This advocacy caught the attention of leaders in the local NAACP, leading them to elect Jenkins as president of the Branch in 1984. He was fortunate to participate at the State NAACP level early in his tenure, where Jenkins caught the attention of the State NAACP President, Thomas Henry “T.H.” Poole, Sr. “History will record him as one of the greatest civil rights leaders nationally.” Jenkins offers.
President Poole quickly took Jenkins under his wing and acted as a mentor to him. Jenkins used this valuable teaching and experience to work with the local NAACP Executive Committee to develop the Marion County Branch-NAACP into one of the most formidable in the nation. The Branch was awarded three 1st place Thalheimer awards, given to branches and units for outstanding achievements.
Despite all he has seen and done toward the advancement of the black community, he sees several critical challenges ahead for black Americans in order for the community to advance further. Not surprisingly, he sees the largest obstacle to be outright racism aimed at the black community as a whole — or as he phrases it, a lack of compassion for humanity. Within the black community, he believes that the challenges are a lack of leadership, a lack of courageousness a lack of commitment to the struggle for equality, and a lack of giving back to the community.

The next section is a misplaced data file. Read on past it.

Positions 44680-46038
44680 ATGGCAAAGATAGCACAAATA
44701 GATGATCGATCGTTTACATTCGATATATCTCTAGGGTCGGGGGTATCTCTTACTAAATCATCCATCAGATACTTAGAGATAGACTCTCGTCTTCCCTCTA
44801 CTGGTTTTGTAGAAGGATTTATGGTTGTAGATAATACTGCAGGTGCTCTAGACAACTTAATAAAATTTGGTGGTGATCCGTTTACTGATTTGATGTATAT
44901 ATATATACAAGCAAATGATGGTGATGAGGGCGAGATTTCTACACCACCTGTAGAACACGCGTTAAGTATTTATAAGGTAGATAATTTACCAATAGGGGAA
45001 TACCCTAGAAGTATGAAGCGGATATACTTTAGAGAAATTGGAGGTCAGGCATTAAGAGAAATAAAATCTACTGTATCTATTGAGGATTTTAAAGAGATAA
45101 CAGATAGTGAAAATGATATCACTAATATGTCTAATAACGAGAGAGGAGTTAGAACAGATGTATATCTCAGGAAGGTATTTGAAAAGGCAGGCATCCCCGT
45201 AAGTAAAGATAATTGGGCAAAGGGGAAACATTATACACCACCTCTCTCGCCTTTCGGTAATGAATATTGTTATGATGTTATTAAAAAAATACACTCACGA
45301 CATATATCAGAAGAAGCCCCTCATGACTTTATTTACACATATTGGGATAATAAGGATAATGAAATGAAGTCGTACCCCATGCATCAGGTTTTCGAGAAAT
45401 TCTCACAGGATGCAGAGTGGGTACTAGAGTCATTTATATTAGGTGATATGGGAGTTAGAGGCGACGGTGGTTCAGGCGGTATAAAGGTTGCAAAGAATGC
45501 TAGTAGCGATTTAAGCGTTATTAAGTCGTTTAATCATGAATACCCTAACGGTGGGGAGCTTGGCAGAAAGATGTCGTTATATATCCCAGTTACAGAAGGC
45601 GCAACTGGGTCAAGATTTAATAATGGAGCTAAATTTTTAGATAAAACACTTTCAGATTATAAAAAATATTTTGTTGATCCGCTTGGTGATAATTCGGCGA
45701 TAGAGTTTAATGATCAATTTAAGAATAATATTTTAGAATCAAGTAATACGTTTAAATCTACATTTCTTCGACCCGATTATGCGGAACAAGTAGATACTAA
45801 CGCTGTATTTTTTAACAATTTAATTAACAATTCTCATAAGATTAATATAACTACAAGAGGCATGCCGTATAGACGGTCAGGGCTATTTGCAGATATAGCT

Fortunately, there are many members of the black community who have both achieved success and who actively give back. They represent people from all walks of life and various fields, including law enforcement, education, sports, spiritual guidance, and community service.
The Moment That Became a Movement